– The Net Lease Case for Banks

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With cap average cap rates falling between 5.6% to 6.9%, investors can acquire high credit tenants at a relatively higher yield.

By Erika Morphy | December 19, 2019 at 03:16 PM

CHICAGO—While many real estate investors are treading carefully when it comes to the banking industry, banks remain a solid option for credit driven investors, according to Chad Firsel, founder of the Chicago-based Quantum Real Estate Advisors.

With cap average cap rates falling between 5.6% to 6.9%, depending on term, location, credit, etc., investors can acquire high credit tenants at a relatively higher yield, he says. As for banks, they are making changes that are also attractive to investors. By expanding into urban markets and redesigning banks to be more transaction friendly, banks can put themselves in front of more consumers and provide quicker and easier transactions, Firsel tells

For example, he notes that both Bank of America and JP Morgan Chase plan to expand their respective footprints. Bank of America, which currently has around 4,411 locations, plans to open 500 new branches in the coming years. JP Morgan Chase will have opened 90 new branches by the end of 2019.

Also, bank retail buildings as investments have proven to be a relatively liquid investment with three of the five major players having an average “months on market” of less than 6.5 months in 2019, Firsel says.

Following is Quantum’s analysis on some of the major banks and what they mean for the net lease investor.

Bank of America

In 2018, Bank of America announced mobile deposits outpaced those made at branches for the first time. Technology adoptions have allowed the bank to shrink its physical branch footprint.

The bank has plans, however, to open more than 500 new branches in the coming years with an effort towards an optimal network of having branches in the top 30 urban markets that generates 88% of the US GDP.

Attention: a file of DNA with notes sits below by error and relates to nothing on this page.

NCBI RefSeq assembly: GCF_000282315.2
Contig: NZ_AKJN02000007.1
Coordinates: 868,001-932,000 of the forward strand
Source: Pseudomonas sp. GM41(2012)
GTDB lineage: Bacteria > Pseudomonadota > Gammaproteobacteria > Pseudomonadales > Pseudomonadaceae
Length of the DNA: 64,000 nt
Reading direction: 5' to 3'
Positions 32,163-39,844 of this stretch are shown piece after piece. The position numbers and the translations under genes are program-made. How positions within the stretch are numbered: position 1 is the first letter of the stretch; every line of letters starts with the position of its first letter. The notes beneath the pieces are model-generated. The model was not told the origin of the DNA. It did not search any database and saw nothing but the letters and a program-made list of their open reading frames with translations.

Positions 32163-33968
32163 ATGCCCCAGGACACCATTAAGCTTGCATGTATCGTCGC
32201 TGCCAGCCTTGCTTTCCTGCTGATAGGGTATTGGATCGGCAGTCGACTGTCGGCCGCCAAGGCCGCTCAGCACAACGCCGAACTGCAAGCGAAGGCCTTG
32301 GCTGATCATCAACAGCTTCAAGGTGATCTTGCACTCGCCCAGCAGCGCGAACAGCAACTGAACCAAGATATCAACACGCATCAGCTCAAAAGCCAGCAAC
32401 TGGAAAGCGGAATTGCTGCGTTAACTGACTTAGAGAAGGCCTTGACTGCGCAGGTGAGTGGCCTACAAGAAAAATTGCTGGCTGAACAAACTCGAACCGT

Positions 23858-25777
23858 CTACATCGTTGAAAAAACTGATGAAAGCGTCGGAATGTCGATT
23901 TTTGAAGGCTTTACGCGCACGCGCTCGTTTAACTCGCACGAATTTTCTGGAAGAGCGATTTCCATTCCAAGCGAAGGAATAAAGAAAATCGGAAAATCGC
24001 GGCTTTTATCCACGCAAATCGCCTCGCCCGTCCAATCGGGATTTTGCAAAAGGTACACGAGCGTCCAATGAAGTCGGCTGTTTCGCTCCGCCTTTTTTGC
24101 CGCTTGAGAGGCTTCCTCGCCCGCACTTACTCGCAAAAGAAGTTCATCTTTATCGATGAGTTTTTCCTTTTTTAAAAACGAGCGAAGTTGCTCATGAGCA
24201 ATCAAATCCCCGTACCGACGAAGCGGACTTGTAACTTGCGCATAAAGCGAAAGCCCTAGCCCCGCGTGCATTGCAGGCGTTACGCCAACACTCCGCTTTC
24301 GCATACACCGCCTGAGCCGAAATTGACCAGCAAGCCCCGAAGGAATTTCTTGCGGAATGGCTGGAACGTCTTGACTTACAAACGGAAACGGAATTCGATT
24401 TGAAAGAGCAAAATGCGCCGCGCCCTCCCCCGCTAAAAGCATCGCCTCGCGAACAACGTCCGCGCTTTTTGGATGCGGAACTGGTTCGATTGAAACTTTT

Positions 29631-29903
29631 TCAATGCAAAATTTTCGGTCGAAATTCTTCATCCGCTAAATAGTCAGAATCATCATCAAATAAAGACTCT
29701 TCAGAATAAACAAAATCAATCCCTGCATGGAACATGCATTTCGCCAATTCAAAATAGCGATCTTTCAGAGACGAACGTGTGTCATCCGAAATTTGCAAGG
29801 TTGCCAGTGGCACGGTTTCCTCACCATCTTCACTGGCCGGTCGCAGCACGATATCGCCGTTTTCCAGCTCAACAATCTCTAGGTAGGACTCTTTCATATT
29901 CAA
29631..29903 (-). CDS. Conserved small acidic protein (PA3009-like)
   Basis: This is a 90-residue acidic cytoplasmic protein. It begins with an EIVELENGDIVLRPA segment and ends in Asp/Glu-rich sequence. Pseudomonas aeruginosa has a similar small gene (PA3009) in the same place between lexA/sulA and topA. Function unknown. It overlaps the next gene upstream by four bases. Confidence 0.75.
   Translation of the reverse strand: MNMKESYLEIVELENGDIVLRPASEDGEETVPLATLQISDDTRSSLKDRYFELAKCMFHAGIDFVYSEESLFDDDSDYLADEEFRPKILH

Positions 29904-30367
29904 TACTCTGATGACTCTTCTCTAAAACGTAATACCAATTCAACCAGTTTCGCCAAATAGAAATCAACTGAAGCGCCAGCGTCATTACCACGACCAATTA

• Avg months to sale: 7 months
  • Avg CAP Rate 5.8%
  • 2019 Avg $ Sale $3,000,000

BMO Harris Bank

Company has the greatest footprint in the Midwest, Arizona and Florida. As of June 2019, BMO was expanding its presence in North Texas with the launch of second commercial banking unit and asset based lending expansion in Boston and Atlanta.

  • Avg months to sale: 14.5 months
  • Avg CAP Rate 6.8%
  • 2019 Avg $ Sale $1,900,000

JP Morgan Chase

The bank initiated a major branch expansion this year, opening up to 90 branches in new markets and hiring up to 700 employees by year end. Its market areas include Greater Washington D.C, Philadelphia, Boston and new retail branches in Charlotte, Raleigh, Greenville, Kansas City, Minneapolis, Nashville, Pittsburgh, Providence and St. Louis.

  • Avg months to sale: 6.2 months
  • Avg CAP Rate 5.60%
  • 2019 Avg $ Sale $2,500,000

PNC Financial

PNC has been working to evolve its banking experience. New ATMs will enable banks to handle many banking transactions quicker and more efficiently. Bank branches are becoming smaller and more energy efficient, comprised of customer friendly lobby, ATMs, concierge stations, multiple meeting spaces and energy efficiency packages to reduce operating costs.

As of Aug 2019, PNC reportedly had plans to close 200 branches with ATMs staying in place and relying on mobile banking usage in those markets, creating a savings of $700 million.

  • Avg months to sale: 7.2 months
  • Avg CAP Rate 6.9%
  • 2019 Avg $ Sale $1,800,000

TD Bank

TD Bank’s Canadian branches have greater value than their US counterparts. US loans account for 23% of the bank’s portfolio. This benefited the bank initially given the trajectory of rising interest rates, however when the Federal Reverse reduced rates, concerns over economic growth rose.

  • Avg months to sale: 6.2 months
  • Avg CAP Rate 6.1%
  • 2019 Avg $ Sale $6,000,000

Wells Fargo

Over the past few years, Wells Fargo has been shrinking its physical footprint. With 200 branches closed in 2017, the bank had plans to close an additional 800 locations by 2020. This will leave Wells Fargo with about 5,000 branches. The strategy is a result of consumer preference for online and mobile banking. Wells Fargo also has had mounting legal litigation expenses.

The bank plans to have saved $4 billion with branch closures by end of 2019.

  • Avg months to sale: 6.4 months
  • Avg CAP Rate 6.50%
  • 2019 Avg $ Sale $2,500,000

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